“Dear Retail Stores, Listen up!” urges 11-year-old Sophie Alcindor. After learning about the dangers of toxic ingredients in cosmetics and personal care products at her after school program, Sophie decided to take action. In a letter addressed to major retailers, she expressed her desire for change:

“We all get it that you want to make money, but are [sic] this neck to neck competition really worth it. Can customers walk in and feel safe without having to feast valuable hours just to find good and safe products….Stop having dangerous products in your stores.  If you would listen to the scientists or chemists telling you they are bad then maybe you would have more customers. Create a safe environment for the customers.”

Last month, AHT coordinator and Clean Water Action’s Massachusetts Director, Elizabeth Saunders, led workshops aimed at educating young women about toxic ingredients found in the very products they use at home. The workshops were organized in partnership with La Chic Mentoring Plus, an after-school mentoring program that strives to help girls and young women gain confidence through academic support and public speaking lessons. Recently, La Chic received a grant from the Toxics Use Reduction Institute (TURI) at UMass Lowell to educate girls about toxic chemicals in beauty products and raise awareness about safer alternatives and methods.

During the workshop, the girls explored the variety and number of personal care products they use on a daily basis, scrutinized ingredient labels in search of toxic chemicals, and investigated some of the risks associated with hazardous ingredients.  The workshops proved to be very engaging and eye-opening for the girls in the program.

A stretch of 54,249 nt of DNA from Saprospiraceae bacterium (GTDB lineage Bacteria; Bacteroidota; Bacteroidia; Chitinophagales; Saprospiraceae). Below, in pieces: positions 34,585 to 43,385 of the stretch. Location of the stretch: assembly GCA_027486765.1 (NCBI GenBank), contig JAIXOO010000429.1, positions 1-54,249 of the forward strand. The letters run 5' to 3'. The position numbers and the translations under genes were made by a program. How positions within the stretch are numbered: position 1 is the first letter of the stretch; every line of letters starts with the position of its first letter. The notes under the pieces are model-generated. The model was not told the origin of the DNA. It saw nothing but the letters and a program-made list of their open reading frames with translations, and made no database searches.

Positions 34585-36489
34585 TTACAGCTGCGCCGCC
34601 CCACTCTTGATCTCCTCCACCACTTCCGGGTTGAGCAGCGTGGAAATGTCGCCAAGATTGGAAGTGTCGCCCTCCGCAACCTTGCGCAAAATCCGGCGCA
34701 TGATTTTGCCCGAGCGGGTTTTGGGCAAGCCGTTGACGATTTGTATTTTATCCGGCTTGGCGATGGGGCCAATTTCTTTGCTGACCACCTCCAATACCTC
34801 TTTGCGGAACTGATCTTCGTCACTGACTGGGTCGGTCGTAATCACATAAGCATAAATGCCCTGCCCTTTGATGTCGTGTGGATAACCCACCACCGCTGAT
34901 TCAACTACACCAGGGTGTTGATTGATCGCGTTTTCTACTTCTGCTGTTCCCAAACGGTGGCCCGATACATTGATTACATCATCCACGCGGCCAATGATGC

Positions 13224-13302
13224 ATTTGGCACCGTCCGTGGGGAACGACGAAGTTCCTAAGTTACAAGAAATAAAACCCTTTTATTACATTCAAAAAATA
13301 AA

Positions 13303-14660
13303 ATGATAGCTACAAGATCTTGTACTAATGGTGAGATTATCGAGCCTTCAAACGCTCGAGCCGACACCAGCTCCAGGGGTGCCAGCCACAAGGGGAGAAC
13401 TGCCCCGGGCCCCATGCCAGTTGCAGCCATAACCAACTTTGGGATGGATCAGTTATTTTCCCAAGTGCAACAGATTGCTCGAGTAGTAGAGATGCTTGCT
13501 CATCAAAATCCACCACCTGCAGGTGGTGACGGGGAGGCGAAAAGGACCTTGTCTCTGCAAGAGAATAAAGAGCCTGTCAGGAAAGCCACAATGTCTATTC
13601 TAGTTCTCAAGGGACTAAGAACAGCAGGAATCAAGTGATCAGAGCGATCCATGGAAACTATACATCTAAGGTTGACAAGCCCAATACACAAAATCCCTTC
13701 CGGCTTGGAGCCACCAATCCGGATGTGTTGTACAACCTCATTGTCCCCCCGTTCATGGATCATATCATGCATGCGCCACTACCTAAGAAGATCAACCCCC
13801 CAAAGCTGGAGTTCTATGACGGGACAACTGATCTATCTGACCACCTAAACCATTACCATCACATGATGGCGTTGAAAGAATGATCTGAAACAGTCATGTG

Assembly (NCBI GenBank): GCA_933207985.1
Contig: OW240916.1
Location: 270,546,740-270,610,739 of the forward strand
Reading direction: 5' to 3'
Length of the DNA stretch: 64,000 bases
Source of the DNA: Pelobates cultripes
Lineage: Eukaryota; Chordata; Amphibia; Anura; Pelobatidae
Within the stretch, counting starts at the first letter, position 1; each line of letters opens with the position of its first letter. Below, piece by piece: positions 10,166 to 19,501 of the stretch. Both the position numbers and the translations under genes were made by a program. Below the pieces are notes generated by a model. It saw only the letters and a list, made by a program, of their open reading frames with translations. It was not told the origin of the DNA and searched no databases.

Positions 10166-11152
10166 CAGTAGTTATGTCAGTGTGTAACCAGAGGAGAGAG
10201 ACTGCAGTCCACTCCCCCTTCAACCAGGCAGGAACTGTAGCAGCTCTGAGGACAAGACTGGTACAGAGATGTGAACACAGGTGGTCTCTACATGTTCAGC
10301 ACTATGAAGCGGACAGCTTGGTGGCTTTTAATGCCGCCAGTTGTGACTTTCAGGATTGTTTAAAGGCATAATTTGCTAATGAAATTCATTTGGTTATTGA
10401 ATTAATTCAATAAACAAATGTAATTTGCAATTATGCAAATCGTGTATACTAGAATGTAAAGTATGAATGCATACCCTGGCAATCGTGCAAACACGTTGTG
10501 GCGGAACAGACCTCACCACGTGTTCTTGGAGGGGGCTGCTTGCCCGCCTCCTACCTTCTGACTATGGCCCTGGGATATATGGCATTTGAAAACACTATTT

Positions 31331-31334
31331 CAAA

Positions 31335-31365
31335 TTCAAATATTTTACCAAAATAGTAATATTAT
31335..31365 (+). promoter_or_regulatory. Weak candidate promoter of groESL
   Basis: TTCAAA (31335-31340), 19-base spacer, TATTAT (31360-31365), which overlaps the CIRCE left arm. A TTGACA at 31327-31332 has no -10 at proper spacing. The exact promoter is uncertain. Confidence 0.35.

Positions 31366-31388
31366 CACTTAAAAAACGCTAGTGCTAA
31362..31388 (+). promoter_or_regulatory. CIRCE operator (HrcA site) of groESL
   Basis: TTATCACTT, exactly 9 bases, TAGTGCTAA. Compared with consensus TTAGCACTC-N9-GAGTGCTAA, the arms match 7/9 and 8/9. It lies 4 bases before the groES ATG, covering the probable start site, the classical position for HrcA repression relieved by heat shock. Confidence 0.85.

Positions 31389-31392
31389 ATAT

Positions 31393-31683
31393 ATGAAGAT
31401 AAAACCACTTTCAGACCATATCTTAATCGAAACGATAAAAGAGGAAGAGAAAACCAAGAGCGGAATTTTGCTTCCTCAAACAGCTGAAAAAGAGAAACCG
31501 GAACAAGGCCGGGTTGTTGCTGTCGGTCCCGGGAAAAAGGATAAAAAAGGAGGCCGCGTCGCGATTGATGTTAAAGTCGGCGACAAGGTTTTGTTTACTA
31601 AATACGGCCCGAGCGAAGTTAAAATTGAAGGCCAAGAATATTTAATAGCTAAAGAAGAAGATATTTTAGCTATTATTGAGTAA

As part of the session, students were introduced to a list of particularly dangerous chemicals common in personal care products, and used the online EWG SkinDeep® database to see whether the products they use at home contain any of these ingredients. Shocked to find many of their products listed with high hazard scores, they expressed their concern by writing advocacy letters to nearby retailers, which they agreed should take responsibility for the public’s protection. A letter written by a group of 11-13 year-olds reads:

“Dear CVS, We believe that some of the personal care products (soap, lotion, etc) that you sell at your store are harming people and animals… For example, Colgate toothpaste has sodium laureth sulfate that releases contaminants that can eventually cause cancer. We at La Chic suggest that you look deeper and buy and sell safer products that do not contain harmful chemicals.”

AHT hopes that these young women’s concerns will be heard and will prompt change that ensures the health and safety of consumers.